[Date Prev][Date Next][Thread Prev][Thread Next][Date Index][Thread Index][Subject Index][Author Index]

Dromaeosaur disease resistance




      To be considered: the idea that the K/T event may have been a series of processes: bollide impact, changing sea-levels > ocean temperature changes > disruption in food chains > extinctions of some life forms, and so on.
      I have long been curious as to the relationship between dromaeosaurs (in the broadest sense of the vernacular term; this is not the space to argue about cladistic relationalities between Dromaeosaurus and Velociraptor) and disease in their environments. Polygyny among dromaeosaurs would be unlikely: a male would have too high an energy expenditure to work with two females, and, if two females shared the same nest, incubation success would be lowered. Concomittantly, lesbian bonding among female dromaeosaurs would warn other intruders the menage a trois is a functioning unit. Among the megaherbivores, however, herds themselves would be predator barriers (dilution/detection effects coupled with group defense), and, logically, males and females would be of roughly the same size, as large individuals might precipate predator attacks (the "oddity effect", as zoologist Kathreen Ruckstuhl has told me). Similarly sized ad! ults would sustain herd stability...and anatomical strengths.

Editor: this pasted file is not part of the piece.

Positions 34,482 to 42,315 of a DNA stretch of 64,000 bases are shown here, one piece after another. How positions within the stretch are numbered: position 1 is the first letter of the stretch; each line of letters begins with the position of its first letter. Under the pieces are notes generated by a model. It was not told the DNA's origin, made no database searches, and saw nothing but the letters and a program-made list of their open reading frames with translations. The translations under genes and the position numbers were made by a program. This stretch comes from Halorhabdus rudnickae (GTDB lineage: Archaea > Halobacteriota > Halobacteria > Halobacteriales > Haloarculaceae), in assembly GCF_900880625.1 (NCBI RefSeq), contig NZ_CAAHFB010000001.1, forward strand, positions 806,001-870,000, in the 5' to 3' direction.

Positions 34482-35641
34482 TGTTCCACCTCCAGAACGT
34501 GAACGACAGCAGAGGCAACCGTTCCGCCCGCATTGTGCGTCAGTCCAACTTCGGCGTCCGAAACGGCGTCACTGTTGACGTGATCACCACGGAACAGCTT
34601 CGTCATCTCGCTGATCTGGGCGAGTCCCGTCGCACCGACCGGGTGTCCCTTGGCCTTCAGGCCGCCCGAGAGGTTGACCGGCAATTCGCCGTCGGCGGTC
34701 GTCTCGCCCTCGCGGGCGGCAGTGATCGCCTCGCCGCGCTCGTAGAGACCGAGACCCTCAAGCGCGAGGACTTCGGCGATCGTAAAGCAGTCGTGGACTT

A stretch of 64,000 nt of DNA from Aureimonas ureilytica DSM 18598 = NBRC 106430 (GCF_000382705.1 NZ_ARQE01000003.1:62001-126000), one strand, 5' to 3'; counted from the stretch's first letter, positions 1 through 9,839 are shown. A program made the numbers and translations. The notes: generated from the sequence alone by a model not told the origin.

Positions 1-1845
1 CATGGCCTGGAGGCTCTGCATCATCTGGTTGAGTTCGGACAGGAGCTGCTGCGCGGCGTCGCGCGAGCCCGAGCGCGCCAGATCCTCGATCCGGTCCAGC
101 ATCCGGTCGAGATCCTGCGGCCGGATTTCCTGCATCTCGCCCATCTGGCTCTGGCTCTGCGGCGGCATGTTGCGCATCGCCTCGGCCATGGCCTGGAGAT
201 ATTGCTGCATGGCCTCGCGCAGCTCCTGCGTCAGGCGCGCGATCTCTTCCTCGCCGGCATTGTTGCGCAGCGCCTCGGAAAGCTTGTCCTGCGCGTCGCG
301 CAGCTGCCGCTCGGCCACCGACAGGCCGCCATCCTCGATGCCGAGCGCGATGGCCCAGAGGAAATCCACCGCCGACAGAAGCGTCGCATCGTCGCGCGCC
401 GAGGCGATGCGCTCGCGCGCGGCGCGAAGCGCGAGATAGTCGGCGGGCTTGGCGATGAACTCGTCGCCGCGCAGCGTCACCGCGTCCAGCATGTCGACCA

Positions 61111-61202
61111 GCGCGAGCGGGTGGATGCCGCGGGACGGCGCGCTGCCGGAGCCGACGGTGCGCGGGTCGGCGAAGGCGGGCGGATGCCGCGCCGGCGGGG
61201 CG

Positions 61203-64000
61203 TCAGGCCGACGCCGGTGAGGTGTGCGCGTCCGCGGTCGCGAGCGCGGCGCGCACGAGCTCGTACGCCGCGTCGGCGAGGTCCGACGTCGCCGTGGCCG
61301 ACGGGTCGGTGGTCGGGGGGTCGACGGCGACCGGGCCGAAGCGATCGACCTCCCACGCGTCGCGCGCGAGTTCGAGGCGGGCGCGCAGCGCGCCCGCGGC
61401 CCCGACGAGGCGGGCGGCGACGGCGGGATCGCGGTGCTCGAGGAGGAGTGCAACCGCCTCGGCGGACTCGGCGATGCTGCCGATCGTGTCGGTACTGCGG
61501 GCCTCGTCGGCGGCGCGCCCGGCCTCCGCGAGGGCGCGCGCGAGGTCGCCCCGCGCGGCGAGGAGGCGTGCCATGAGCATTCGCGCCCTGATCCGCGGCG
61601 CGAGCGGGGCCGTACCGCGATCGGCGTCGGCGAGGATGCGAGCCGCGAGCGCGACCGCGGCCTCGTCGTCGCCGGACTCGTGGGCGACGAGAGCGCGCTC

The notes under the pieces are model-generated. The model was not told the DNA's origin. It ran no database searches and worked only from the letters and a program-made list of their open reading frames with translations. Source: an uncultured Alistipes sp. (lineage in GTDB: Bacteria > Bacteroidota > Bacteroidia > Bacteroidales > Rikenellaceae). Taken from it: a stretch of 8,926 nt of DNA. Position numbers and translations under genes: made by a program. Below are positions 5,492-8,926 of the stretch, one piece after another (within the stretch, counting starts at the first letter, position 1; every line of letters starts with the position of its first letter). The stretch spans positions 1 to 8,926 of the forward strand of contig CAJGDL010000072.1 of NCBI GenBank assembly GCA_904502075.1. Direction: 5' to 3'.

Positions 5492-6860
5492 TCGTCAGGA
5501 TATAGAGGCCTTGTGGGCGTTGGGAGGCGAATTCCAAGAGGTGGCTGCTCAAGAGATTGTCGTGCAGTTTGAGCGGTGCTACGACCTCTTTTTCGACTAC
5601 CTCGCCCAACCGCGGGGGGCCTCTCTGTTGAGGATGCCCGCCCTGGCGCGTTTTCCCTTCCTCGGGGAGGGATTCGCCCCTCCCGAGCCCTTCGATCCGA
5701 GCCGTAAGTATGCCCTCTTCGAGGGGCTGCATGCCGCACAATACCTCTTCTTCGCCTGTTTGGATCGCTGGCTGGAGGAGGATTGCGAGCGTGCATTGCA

Disease organisms relying on healthy hosts (micro-organisms in a dinosaur's gut assisting in digestion, e.g.) are different from pathogens dangerous to a host by becoming more toxigenic (and being able to mutate in just a few weeks, e.g., and share genetic data quickly). A dromaeosaur eating rotting flesh, or living animals infected  with virulent diseases, necessarily would have to possess highly efficient immune systems (the carcass could be in water, and waterborne diseases likewise could pose a hazard to our predator).
      Thus, in the macroevolution of dinosaurs, the radiation of clades within biozones, disease resistance would an integral part of their genomes.